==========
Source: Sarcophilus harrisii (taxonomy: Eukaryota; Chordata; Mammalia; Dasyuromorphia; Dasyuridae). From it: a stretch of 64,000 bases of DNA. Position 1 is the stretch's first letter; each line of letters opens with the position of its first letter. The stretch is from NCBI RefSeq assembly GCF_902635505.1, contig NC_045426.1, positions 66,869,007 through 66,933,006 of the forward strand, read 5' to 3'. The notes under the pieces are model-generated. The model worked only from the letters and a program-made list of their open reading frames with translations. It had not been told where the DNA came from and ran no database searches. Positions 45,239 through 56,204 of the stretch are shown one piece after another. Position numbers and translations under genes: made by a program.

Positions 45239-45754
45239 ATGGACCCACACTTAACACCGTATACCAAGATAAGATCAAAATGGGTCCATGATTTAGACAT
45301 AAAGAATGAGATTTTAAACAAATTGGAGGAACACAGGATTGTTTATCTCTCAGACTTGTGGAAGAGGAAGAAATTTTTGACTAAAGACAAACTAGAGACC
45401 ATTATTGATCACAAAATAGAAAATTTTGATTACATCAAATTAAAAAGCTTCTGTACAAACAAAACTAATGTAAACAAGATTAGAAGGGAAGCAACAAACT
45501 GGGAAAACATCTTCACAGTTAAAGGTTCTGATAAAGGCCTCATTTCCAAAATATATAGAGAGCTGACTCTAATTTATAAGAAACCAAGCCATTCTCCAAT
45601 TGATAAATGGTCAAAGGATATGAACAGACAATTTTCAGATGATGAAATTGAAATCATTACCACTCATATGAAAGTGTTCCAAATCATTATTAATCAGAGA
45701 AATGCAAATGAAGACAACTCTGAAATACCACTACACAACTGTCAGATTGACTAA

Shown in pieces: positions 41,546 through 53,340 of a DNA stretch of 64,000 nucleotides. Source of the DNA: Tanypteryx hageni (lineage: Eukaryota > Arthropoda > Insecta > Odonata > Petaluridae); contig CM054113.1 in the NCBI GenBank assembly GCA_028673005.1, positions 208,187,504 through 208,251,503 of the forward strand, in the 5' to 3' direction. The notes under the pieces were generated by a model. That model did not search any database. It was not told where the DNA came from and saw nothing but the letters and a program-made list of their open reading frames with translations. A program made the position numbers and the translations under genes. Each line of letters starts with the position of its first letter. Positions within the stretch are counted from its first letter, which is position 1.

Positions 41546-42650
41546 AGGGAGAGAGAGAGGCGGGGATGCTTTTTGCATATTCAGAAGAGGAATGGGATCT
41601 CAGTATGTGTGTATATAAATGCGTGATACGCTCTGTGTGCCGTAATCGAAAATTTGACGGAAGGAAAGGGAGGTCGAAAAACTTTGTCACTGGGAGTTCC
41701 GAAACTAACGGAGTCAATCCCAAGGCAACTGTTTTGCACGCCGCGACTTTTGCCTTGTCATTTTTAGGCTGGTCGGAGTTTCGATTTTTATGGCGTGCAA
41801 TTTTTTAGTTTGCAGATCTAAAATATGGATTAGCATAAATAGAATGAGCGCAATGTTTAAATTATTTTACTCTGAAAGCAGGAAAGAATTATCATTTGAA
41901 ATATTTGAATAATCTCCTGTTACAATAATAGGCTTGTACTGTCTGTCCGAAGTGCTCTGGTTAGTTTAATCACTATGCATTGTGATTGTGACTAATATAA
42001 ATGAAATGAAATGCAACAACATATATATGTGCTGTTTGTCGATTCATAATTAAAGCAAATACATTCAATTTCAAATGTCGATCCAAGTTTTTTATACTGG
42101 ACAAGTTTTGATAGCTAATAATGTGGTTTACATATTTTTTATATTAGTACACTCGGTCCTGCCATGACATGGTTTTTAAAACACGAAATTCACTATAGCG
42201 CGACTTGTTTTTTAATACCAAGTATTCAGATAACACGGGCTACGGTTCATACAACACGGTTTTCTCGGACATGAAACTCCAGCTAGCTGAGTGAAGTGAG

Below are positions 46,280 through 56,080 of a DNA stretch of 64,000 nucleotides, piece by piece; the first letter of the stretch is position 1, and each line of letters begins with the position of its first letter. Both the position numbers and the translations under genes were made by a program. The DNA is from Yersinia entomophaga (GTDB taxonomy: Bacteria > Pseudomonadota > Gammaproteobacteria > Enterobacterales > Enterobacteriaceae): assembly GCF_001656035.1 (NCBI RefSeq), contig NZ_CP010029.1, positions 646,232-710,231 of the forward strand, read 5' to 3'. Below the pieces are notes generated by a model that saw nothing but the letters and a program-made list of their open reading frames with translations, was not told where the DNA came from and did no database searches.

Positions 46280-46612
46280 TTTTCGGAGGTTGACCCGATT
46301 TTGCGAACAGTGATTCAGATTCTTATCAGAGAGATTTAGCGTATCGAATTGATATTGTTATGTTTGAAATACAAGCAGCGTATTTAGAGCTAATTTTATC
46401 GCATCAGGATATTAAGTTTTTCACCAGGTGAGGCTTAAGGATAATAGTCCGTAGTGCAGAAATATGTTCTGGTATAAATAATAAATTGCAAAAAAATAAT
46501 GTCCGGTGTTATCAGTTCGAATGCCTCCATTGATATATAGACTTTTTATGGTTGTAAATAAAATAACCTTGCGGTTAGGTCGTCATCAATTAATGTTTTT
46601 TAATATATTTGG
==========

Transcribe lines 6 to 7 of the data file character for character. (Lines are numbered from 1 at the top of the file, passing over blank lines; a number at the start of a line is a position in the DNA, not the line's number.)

45501 GGGAAAACATCTTCACAGTTAAAGGTTCTGATAAAGGCCTCATTTCCAAAATATATAGAGAGCTGACTCTAATTTATAAGAAACCAAGCCATTCTCCAAT
45601 TGATAAATGGTCAAAGGATATGAACAGACAATTTTCAGATGATGAAATTGAAATCATTACCACTCATATGAAAGTGTTCCAAATCATTATTAATCAGAGA